Enceladus is Saturn's sixth largest moon, at 313 miles (504 kilometres) wide. It is an icy satellite with hydrothermal activity - a rare combination - with vents spewing water vapour and ice particles out from a global ocean buried beneath the moon's frozen crust. A handful of worlds are thought to have liquid water oceans beneath their frozen shell, but only Enceladus sprays its ocean out into space, where a spacecraft can sample it. According to NASA observations, the plume includes organic compounds, volatile gases, carbon dioxide, carbon monoxide, salts, and silica.
Microbes on our planet either produce these compounds or use them for growth, leading some to speculate that tiny organisms live in Enceladus's hidden ocean. This means that while Enceladus may look 'inhospitable' like Saturn's other moons, it is a prime candidate in our search for alien life.
'This paper is exciting because it helps us understand which biosignatures we may wish to target for future missions to Enceladus or Europa to search for life,' said NASA scientist Morgan Cable, of the Jet Propulsion Laboratory in California, who was not involved in the present study. 'If we find them there that will be a really compelling reason to go back and dig deeper,' Cable added.
One such mission is NASA’s Europa Clipper, to be launched in 2023. The spacecraft will be equipped with two mass spectrometer instruments to enable it to look for signs of amino acids in the plumes of water that the Jovian moon periodically ejects from its oceans. 'We’ve done experiments in the laboratory to see what kind of fingerprints you expect from all kinds of amino acids,' said Free University of Berlin researcher Frank Postberg, who is helping to develop a mass spectrometer for the Europa Clipper.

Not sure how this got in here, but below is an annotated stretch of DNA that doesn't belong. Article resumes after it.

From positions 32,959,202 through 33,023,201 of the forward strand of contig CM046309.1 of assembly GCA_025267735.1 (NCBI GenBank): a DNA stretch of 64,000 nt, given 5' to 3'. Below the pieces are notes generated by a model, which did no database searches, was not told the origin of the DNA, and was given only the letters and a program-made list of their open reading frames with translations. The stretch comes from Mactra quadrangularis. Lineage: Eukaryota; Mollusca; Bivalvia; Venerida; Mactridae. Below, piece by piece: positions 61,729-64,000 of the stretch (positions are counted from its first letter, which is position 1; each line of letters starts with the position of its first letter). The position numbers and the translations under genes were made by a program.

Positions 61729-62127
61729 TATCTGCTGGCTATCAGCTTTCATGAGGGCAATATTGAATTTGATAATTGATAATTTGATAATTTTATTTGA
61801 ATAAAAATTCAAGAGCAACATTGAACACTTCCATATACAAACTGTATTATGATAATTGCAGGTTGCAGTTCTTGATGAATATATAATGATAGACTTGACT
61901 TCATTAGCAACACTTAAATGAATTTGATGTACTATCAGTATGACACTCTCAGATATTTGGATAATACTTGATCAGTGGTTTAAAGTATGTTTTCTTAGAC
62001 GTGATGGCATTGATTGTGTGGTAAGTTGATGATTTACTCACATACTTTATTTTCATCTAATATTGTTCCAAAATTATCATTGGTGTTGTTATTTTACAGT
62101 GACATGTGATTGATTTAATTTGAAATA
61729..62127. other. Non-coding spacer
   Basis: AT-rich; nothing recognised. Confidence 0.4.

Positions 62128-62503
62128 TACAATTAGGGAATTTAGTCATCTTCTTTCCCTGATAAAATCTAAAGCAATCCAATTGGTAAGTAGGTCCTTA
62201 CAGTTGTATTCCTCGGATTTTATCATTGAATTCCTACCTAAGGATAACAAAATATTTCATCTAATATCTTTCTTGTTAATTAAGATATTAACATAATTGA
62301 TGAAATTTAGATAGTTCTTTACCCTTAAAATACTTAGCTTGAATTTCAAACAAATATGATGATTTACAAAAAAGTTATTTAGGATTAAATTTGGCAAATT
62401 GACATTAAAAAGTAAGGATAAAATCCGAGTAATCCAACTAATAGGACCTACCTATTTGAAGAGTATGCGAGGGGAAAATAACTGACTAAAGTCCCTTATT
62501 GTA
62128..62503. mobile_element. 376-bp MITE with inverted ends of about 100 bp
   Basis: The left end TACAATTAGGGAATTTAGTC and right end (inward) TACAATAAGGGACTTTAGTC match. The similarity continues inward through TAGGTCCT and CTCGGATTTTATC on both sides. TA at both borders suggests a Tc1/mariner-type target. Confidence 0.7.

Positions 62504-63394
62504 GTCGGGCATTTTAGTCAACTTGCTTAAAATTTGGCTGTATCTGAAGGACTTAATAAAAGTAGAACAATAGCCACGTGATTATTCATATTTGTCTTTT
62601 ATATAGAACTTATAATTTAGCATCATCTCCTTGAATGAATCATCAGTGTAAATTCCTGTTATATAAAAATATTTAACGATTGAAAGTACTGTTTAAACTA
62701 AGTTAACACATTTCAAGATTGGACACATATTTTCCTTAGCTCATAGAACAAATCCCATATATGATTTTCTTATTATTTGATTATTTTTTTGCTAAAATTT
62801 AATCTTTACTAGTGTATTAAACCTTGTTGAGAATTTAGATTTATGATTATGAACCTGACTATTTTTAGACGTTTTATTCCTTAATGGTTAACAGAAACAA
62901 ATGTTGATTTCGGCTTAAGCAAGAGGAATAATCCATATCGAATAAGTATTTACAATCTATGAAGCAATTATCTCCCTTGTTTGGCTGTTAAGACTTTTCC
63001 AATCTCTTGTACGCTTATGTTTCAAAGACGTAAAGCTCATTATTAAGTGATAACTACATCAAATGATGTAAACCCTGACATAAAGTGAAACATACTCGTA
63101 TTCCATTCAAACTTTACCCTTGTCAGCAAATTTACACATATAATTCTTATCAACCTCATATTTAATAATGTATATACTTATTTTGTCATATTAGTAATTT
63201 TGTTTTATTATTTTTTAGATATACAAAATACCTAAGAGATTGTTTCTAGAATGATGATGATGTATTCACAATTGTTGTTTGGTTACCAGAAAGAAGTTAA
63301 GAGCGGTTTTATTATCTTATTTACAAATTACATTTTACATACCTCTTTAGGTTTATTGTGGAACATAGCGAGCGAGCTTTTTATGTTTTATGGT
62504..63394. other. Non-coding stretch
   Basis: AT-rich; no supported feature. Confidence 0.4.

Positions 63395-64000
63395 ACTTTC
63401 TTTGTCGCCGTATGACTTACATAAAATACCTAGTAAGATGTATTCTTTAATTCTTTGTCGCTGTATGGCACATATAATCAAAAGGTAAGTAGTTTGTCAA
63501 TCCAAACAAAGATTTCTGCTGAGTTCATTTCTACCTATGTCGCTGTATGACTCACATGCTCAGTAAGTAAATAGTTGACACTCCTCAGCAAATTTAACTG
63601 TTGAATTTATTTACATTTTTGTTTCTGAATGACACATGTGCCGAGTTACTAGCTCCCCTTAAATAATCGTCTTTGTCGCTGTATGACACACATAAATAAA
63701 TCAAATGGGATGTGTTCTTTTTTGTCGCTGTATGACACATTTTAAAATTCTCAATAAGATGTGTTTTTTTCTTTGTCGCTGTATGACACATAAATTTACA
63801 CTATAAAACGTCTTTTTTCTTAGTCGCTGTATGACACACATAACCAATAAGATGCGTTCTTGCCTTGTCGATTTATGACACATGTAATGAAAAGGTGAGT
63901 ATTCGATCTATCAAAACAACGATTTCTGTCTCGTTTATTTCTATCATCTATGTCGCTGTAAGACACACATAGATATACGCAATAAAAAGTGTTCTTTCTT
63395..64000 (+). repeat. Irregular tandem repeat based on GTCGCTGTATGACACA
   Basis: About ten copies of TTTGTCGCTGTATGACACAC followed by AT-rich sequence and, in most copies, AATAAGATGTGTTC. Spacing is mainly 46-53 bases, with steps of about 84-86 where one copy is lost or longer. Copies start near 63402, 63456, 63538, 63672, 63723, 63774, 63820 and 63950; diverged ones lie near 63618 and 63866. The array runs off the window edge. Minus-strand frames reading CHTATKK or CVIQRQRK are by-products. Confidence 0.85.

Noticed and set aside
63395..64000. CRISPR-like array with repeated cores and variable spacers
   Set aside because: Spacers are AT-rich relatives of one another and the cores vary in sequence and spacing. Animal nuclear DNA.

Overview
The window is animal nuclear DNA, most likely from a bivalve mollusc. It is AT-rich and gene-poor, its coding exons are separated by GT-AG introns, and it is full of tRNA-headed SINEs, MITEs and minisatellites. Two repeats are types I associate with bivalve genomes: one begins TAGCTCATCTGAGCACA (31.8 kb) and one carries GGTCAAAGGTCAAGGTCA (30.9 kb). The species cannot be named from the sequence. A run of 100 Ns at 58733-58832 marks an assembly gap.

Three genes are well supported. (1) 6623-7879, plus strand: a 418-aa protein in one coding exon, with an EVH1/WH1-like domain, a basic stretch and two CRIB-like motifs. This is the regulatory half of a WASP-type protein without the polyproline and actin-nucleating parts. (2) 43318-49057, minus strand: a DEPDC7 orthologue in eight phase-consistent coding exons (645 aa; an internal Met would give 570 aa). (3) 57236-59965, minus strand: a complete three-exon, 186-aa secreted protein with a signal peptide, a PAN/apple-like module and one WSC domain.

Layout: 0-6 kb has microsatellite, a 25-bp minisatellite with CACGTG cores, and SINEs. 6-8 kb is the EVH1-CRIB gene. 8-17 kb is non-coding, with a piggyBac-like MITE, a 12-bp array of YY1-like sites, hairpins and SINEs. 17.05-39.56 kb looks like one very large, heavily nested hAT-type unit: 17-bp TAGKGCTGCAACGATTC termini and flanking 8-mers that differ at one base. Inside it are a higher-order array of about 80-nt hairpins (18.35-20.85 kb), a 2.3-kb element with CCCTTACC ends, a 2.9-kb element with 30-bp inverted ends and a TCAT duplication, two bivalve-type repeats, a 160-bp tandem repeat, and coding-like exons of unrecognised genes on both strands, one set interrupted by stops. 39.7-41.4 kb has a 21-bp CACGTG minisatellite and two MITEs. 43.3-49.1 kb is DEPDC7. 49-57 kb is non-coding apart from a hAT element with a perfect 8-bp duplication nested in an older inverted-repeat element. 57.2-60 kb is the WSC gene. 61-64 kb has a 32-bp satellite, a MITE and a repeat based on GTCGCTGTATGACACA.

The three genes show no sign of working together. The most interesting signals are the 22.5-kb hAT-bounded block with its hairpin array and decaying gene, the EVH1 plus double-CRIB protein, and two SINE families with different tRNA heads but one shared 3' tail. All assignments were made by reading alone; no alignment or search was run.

'It’s a pretty clear fingerprint, even at low concentrations,' he added.
The full findings of the study were published in the journal Icarus.
WHAT DO WE KNOW ABOUT EUROPA AND WHY IS IT SO SPECIAL?
Jupiter's icy moon Europa is slightly smaller than Earth's moon. Europa orbits Jupiter every 3.5 days and is tidally locked - just like Earth's Moon - so that the same side of Europa faces Jupiter at all times. It is thought to have an iron core, a rocky mantle and a surface ocean of salty water, like Earth. Unlike on Earth, however, this ocean is deep enough to cover the whole surface of Europa, and being far from the sun, the ocean surface is globally frozen over.
Many experts believe the hidden ocean surrounding Europa, warmed by powerful tidal forces caused by Jupiter's gravity, may have conditions favourable for life. Nasa scientists are on the verge of exploring Jupiter's ocean moon Europa for signs of alien life. Europa is our best shot of finding biological life in the solar system, researchers say. The space agency is priming two probes, including one that will land on its surface, to explore the distant moon in detail within the next decade, the agency says.